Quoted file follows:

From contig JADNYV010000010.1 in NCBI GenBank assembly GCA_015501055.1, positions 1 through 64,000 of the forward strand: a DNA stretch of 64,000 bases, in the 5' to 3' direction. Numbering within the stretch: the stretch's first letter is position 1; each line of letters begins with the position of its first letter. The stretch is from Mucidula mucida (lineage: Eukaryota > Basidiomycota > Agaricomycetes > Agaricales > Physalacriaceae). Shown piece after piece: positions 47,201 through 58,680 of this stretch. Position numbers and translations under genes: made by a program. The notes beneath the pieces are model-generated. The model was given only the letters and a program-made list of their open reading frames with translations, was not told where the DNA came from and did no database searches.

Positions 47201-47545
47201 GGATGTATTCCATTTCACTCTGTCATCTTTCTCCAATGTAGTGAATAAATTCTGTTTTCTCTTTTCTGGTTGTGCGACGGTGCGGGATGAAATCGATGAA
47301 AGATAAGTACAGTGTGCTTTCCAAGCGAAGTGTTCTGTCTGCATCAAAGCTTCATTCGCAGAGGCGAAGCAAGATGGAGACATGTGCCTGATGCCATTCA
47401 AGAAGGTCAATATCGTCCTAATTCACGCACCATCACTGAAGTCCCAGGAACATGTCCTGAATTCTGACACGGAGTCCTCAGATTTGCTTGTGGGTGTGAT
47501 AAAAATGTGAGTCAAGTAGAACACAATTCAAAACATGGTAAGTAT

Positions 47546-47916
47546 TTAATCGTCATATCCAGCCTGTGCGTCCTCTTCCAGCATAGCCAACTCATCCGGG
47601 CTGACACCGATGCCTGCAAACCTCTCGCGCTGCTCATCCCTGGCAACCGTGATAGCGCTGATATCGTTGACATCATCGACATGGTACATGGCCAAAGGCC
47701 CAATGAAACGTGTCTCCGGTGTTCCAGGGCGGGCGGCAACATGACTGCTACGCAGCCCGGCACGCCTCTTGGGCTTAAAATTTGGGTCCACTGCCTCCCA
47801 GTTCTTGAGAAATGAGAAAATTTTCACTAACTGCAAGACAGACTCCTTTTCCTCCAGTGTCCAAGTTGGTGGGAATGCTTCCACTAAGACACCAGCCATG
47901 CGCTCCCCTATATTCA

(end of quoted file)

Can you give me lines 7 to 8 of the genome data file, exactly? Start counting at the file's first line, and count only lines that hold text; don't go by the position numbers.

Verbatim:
Positions 47546-47916
47546 TTAATCGTCATATCCAGCCTGTGCGTCCTCTTCCAGCATAGCCAACTCATCCGGG